Secret Antagonists

It is important to know all of the antagonists in your stories so that you can develop them fully and not have plot holes. In the sci-fi and fantasy genres, there is usually a bad guy or an evil empire. Unfortunately, this villain you create might not be your only antagonist.

An antagonist is anything that opposes your protagonist. There can be several of them.

There can be minor antagonists that hinder your protagonist’s progress but aren’t your main baddie, such as evil minions or bad weather. These kinds of antagonists can be easy to conquered as a writer. Internal antagonists however, can be (and become) a whole different story.

Internal conflicts such as guilt, fear, personal flaws, and hatred might end up being significant antagonists in your story. For the novel that I am currently editing, I call these types of antagonists my ‘secret antagonists.’ If you don’t adequately wrap up these secret antagonists by the end of your story, you’ll end up with plot holes.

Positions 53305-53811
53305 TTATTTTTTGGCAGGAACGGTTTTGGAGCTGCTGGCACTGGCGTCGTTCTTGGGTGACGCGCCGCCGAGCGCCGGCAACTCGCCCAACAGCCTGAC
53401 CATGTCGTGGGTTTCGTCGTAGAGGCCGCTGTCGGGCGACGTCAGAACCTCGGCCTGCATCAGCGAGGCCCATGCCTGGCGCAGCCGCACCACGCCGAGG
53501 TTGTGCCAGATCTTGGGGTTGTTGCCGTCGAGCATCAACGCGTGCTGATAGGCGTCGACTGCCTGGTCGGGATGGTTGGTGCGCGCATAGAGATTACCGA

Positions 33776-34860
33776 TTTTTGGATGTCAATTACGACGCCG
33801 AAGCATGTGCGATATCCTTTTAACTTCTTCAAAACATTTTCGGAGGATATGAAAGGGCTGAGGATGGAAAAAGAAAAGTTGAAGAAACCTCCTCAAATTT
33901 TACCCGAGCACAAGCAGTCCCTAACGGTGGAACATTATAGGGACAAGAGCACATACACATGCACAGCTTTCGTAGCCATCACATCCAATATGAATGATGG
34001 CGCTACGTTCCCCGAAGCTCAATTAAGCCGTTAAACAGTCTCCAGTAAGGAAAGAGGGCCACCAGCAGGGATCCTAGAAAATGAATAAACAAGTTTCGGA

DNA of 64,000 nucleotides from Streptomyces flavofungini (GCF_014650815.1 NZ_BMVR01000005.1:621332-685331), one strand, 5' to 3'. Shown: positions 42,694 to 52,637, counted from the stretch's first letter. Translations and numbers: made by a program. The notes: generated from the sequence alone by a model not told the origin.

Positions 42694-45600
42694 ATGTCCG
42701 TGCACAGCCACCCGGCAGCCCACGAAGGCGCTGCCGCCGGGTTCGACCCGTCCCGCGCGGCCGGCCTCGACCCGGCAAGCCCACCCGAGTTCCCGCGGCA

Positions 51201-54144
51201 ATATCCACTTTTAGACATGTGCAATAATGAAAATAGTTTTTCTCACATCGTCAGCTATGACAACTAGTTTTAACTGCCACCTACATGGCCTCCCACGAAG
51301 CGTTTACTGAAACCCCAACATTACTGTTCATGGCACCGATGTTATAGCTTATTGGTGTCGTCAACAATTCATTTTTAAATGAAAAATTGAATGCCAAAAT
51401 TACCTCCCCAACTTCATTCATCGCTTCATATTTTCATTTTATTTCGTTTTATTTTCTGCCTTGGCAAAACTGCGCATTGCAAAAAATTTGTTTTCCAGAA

To quote somebody who said it better: internal antagonists “offer the richest area for development,” and “have the potential to create scenes that resonate with conflict, tension, suspense, or curiosity.”

After I initially finished the novel that I’m currently editing, I came up with this great backstory for my main character. I went back and inserted bits of it throughout the story. Now, as I look at the piece as a whole, I realize that I might have accidentally created an entirely new major antagonist for that character. Whoops. Now I have the awesome task of either diminishing the role of fear and grief in my protagonist’s life or intensifying it, making it THE antagonist of her story.

My advice? Be on the lookout for secret antagonists in your stories that want to play a major role.

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The Plot Whisperer by Martha Alderson

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